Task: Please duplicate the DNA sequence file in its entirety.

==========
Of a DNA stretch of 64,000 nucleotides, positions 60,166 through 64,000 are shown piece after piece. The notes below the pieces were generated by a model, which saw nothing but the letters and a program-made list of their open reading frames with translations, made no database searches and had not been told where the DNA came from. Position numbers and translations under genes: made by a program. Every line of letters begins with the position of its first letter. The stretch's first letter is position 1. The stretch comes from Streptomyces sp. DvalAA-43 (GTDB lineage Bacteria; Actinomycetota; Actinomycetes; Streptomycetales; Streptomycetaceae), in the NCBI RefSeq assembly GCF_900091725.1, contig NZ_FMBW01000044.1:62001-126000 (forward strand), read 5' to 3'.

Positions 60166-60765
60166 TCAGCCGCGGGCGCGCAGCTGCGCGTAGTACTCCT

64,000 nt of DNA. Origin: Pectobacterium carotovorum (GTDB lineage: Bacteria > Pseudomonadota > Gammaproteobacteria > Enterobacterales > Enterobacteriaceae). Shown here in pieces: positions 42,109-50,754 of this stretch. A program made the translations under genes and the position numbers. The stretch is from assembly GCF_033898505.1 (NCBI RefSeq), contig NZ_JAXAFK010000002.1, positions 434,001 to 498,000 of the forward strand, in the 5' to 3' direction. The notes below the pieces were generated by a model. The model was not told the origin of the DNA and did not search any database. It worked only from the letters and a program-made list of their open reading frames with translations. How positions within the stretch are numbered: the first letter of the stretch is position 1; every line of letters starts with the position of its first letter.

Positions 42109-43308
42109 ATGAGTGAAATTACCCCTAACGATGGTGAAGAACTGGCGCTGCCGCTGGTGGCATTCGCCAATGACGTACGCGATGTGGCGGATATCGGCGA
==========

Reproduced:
Of a DNA stretch of 64,000 nucleotides, positions 60,166 through 64,000 are shown piece after piece. The notes below the pieces were generated by a model, which saw nothing but the letters and a program-made list of their open reading frames with translations, made no database searches and had not been told where the DNA came from. Position numbers and translations under genes: made by a program. Every line of letters begins with the position of its first letter. The stretch's first letter is position 1. The stretch comes from Streptomyces sp. DvalAA-43 (GTDB lineage Bacteria; Actinomycetota; Actinomycetes; Streptomycetales; Streptomycetaceae), in the NCBI RefSeq assembly GCF_900091725.1, contig NZ_FMBW01000044.1:62001-126000 (forward strand), read 5' to 3'.

Positions 60166-60765
60166 TCAGCCGCGGGCGCGCAGCTGCGCGTAGTACTCCT

64,000 nt of DNA. Origin: Pectobacterium carotovorum (GTDB lineage: Bacteria > Pseudomonadota > Gammaproteobacteria > Enterobacterales > Enterobacteriaceae). Shown here in pieces: positions 42,109-50,754 of this stretch. A program made the translations under genes and the position numbers. The stretch is from assembly GCF_033898505.1 (NCBI RefSeq), contig NZ_JAXAFK010000002.1, positions 434,001 to 498,000 of the forward strand, in the 5' to 3' direction. The notes below the pieces were generated by a model. The model was not told the origin of the DNA and did not search any database. It worked only from the letters and a program-made list of their open reading frames with translations. How positions within the stretch are numbered: the first letter of the stretch is position 1; every line of letters starts with the position of its first letter.

Positions 42109-43308
42109 ATGAGTGAAATTACCCCTAACGATGGTGAAGAACTGGCGCTGCCGCTGGTGGCATTCGCCAATGACGTACGCGATGTGGCGGATATCGGCGA